The English used in this article may not be easy for everybody to understand. (November 2019)
The study of earthquakes is called seismology. Earthquakes are usually quite brief, but may repeat. The sudden release of tension in the tectonic plates sends waves of energy that travel through the Earth. Seismology studies the cause, frequency, type and size of earthquakes.
There are large earthquakes and small earthquakes. Large earthquakes can take down buildings and cause death and injury. Earthquakes are measured using observations from seismographs. The magnitude of an earthquake and the intensity of shaking is usually reported on the Richter scale. The Richter Scale was invented by Charles Francis Richter in 1935. On the scale, 2 is scarcely noticeable, and magnitude 5 (or more) causes damage over a wide area.
An earthquake under the ocean can cause a tsunami. This can cause just as much death and destruction as the earthquake itself. Landslides can happen, too. Earthquakes are part of the Earth's rock cycle. The impact can be measured by a seismometer. It detects the vibrations caused by an earthquake. It puts these movements on a seismograph. The strength, or magnitude, of an earthquake, is measured using the Richter scale. The Richter scale is numbered 0-9. Now the largest ever measured is 9.5.
Scientists cannot look at an earthquake before it happens. But they do know where earthquakes might happen, like close to fault lines.
History[change | change source]
Earthquakes sometimes hit cities and kill hundreds or thousands of people. Most earthquakes happen along the Pacific Ring of Fire but the biggest ones mostly happen in other places. Tectonically active places are places where earthquakes or volcanic eruptions are frequent.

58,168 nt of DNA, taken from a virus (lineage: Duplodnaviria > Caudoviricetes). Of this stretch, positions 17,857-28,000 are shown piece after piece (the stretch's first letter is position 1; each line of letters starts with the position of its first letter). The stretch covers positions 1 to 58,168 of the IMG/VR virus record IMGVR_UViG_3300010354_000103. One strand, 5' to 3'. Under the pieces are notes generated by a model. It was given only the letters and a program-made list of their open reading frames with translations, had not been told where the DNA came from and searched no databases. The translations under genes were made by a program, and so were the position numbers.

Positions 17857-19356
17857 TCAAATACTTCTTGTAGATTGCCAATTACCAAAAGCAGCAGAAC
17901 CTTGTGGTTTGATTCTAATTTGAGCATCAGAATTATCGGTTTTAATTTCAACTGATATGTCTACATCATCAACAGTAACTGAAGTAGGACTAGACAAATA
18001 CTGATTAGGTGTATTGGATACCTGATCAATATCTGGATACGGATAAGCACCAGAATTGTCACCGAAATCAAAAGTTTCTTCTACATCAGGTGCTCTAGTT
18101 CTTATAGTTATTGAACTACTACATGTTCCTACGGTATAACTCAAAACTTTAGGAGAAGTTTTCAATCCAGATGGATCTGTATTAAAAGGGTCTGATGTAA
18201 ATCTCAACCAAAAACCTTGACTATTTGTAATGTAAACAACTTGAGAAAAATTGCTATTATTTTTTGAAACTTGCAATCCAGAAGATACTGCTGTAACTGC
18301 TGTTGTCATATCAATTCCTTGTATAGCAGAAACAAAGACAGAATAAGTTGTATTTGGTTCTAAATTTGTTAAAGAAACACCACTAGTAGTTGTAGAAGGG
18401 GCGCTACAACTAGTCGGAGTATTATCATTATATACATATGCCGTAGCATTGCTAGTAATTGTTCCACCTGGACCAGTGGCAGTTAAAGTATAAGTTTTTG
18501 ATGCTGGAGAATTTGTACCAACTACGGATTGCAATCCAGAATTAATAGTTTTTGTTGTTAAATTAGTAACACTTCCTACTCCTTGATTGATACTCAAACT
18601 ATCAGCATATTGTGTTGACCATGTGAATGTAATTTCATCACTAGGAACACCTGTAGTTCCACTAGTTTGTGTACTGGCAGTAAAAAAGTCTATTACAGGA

Causes of an earthquake[change | change source]
The boundaries between moving plates form the largest fault surfaces on Earth. When they stick, motion between the plates leads to increasing stress. This continues until the stress rises and breaks, suddenly allowing sliding over the locked portion of the fault. This releases the stored energy as shock waves. The San Andreas fault in San Francisco, and Rift valley fault in Africa are faults like this. 1. Volcanic Earthquakes : Earthquakes which are caused by volcanic eruptions are quite devastating. However, these are confined to areas of active volcanoes. 2. Collapse Earthquakes : In areas of intense mining activity, often the roofs of underground mines collapse and minor tremors take place. These are called collapse earthquakes.
Earthquake fault types[change | change source]
There are three main types of geological fault that may cause an earthquake: normal, reverse (thrust) and strike-slip. Normal faults occur mainly in areas where the crust is being extended. Reverse faults occur in areas where the crust is being shortened. Strike-slip faults are steep structures where the two sides of the fault slip horizontally past each other.
Earthquake clusters[change | change source]
Most earthquakes form part of a sequence, related to each other in terms of location and time. Most earthquake clusters consist of small tremors which cause little to no damage, but there is a theory that earthquakes can recur in a regular pattern.
A foreshock is an earthquake that occurs before a larger earthquake, called the mainshock.